"The Watch" and Magic-Realism

Barry J. Fishman '89

Of all the stories in Learning to Swim, "The Watch" was the best received by American critics. Unlike the other tales in the collection, which are firmly rooted in realism, this one wanders into the realm of fantasy. A watch crafted by the great-grandfather of Adam Krepski, the narrator, possesses the magical quality of never needing winding. But even more than this, whoever carries the watch will have near immortality, living until they are killed but never dying of "old age." As a result the older generations bring a great deal of pressure to bear on the younger, causing a generational war that creates the central conflict of the story.

With the prospect of unlimited longevity the Krepskis feel no need to marry and have children, a situation that causes great unrest between the elders and our narrator. The narrator is not the first of his clan to rebel in this manner. The narrator's father, Stefan, rebelled against his father, attempting to steal the treasured watch, perhaps to smash it. Stefan did not want longevity, he wanted a life full of excitement. In order to escape the stale atmosphere of the Krepski home and watch shop, Stefan "ran away to sea, to the beckoning embraces of risk, fortune, fame -- or oblivion." (p.166) Swift's familiar sea imagery is smoothly entwined in this tale as well.

In addition to risking his life, Stefan married a young singer against his father's wishes. From this marriage came Adam, born just as his father was being killed at sea in the battle of Jutland. Adam falls in love and marries, a cause for friction between him and his grandfather who believes that women should be treated not as love-objects but instead as servants. The problems that arose in Adam's marriage were created by the Krepski disdain of fatherhood. Put simply, he did not want to have children because he did not need them. Adam's wife flees the situation leaving Adam only the company of his grandfather.

But as time progresses the ancient art of watchmaking declines as people begin to wear mass-produced watches. Swift makes his only overt reference to Dickens (except for the epigraph of Waterland) here : "By the 1950's Krepski and Krepski was no more than one of those grimy, tiny, Dickensian-looking shops one can still see on the fringes of the City." (p.170) Leaving the city for a small country cottage, Adam hopes to improve the quality of his life and his grandfather's life at the same time. After arriving at their new country home they take a walk and are struck by the extreme stillness of everything Amid this great quiet, the grandfather realizes that nature is far more permanent than even a Krepski can be. This drives him slightly mad, and that afternoon when a larger-than-reality storm lashes out against the countryside he goes for a walk up a hill in order to be closer to the elemental nature that has proven itself superior to even a Krepski. Adam knows that his grandfather could be killed by lightning but does not stop him. Later, walking out in the storm himself, Adam comes upon his grandfather's charred body. The watch lies beside it, still ticking.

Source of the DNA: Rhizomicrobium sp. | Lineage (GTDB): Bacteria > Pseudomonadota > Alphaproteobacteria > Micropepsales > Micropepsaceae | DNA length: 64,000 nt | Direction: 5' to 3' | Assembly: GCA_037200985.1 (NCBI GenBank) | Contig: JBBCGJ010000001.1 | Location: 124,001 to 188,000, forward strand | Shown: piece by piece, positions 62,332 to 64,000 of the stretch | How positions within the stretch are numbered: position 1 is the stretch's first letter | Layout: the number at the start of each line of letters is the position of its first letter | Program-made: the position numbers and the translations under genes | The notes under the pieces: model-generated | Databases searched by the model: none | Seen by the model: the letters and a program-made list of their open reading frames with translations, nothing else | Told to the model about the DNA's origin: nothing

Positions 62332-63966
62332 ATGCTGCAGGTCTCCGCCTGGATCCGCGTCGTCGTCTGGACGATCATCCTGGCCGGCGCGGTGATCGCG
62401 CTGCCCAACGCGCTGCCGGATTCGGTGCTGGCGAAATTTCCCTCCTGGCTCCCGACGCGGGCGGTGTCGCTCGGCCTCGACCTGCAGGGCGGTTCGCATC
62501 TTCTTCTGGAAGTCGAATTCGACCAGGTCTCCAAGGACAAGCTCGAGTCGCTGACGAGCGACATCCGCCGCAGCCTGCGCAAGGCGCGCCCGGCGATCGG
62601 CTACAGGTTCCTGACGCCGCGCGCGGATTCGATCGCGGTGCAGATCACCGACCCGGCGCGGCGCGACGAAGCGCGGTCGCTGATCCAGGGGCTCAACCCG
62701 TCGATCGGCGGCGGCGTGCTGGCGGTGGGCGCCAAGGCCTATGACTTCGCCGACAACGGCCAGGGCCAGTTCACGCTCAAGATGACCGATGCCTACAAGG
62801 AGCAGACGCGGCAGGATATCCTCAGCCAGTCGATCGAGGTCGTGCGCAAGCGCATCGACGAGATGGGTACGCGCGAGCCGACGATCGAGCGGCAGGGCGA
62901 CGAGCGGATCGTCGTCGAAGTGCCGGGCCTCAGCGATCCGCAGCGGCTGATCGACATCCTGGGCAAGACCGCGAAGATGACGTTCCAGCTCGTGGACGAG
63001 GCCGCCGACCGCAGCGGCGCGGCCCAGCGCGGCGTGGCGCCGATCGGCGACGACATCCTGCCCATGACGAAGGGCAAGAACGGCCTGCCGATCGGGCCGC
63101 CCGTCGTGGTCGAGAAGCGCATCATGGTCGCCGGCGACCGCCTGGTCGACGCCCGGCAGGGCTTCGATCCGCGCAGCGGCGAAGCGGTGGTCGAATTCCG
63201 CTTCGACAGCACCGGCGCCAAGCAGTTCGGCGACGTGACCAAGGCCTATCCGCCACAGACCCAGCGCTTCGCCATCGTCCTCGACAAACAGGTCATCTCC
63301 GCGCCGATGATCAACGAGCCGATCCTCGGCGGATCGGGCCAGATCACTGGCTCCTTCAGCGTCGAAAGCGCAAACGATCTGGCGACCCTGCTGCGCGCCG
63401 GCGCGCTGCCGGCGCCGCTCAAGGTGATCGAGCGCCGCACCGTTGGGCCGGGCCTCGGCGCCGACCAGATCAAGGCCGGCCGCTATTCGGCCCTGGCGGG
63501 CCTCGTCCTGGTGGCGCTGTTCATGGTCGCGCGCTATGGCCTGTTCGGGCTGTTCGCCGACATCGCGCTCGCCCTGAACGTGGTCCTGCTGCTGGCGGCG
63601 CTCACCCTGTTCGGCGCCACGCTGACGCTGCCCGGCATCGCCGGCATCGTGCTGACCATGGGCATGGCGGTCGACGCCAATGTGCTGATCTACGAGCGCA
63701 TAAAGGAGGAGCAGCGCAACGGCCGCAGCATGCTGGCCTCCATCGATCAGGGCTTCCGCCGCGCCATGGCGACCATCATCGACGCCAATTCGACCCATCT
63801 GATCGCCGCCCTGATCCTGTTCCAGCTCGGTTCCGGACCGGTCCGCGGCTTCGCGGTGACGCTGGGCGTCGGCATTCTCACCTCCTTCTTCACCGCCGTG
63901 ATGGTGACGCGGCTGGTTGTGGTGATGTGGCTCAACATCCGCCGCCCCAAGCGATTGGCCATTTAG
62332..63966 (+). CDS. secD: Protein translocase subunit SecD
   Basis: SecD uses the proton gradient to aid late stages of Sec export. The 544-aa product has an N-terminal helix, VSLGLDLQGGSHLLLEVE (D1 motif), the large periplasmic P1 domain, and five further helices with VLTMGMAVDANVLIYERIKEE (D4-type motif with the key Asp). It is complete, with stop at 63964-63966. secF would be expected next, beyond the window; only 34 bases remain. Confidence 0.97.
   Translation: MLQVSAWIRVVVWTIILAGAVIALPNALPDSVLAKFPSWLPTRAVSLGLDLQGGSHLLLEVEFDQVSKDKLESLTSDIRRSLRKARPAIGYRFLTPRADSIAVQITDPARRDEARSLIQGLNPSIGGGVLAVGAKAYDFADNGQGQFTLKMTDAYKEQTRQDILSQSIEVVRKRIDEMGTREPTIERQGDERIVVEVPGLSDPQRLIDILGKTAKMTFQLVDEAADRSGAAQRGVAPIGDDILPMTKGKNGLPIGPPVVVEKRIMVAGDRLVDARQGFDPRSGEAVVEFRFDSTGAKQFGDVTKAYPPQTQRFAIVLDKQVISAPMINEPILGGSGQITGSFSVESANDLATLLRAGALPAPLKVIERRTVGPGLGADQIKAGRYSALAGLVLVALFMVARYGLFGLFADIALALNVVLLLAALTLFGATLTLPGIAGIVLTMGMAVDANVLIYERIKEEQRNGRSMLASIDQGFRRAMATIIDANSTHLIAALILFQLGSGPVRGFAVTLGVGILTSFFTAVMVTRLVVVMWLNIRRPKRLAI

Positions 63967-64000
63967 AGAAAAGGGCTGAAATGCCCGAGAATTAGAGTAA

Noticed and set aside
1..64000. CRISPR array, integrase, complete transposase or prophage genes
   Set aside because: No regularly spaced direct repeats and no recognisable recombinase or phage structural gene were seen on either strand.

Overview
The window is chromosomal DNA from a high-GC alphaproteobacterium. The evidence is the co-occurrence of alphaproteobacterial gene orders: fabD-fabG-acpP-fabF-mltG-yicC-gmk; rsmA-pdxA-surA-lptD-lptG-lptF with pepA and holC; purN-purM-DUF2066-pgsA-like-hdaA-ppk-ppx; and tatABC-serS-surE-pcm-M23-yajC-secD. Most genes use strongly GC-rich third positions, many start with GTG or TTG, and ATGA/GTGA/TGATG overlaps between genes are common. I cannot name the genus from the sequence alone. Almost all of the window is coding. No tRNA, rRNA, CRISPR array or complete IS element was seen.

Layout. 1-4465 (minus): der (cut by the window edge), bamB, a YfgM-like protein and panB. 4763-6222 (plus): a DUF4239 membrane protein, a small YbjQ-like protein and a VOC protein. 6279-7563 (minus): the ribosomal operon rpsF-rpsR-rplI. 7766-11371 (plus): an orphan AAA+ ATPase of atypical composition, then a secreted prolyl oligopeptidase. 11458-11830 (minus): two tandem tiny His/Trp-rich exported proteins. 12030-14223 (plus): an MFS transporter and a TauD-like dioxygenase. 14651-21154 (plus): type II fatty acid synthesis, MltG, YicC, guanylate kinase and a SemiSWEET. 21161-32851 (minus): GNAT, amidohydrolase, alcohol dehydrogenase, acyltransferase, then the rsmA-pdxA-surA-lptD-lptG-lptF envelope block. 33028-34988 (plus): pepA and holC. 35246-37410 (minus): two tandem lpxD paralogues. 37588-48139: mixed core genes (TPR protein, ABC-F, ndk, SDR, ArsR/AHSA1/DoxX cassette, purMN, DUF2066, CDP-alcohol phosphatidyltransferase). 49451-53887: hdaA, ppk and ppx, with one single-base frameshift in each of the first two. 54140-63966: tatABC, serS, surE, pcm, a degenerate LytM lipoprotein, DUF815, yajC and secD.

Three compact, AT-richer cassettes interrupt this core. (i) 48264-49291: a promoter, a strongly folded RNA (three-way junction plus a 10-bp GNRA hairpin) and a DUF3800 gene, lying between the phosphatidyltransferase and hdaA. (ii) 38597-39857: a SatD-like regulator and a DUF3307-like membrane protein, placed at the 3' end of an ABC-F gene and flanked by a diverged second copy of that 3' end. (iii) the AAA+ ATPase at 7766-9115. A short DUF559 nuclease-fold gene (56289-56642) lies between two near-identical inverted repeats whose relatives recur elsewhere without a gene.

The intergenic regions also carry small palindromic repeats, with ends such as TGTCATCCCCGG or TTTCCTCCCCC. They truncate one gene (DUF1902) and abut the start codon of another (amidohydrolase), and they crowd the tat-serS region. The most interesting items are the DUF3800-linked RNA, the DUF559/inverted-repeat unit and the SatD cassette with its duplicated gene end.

Walking back through London later, Adam considers throwing the watch into the river. "Why not? Why not?" (p.180) challenges the waterborne voice of his father Stefan. He does not throw the watch away but takes it with him to a flat in his ancestral home in Whitechapel, where he will wait in solitude to die. In the flat below him is a pregnant young woman who does not speak English. She has clearly been abandoned by her lover, and is going through a very difficult pregnancy. Adam sits alone in his flat listening to her cries until he can listen no longer and goes down stairs to help her. This is the central climax of the tale, when a Krepski who has never had to worry about death must face the drama of birth. The situation is embarrassing, but Adam fully understands its significance. The child is born but is so sickly that it will not be long for this world. Adam realizes what he must do and puts the watch in the child's hands. Almost immediately the baby issues a healthy cry and regains its grip on life. The power of new life stops the watch at last, and Adam stumbles out into the street realizing that he has done the proper thing and knowing also that his own breaths are now numbered.

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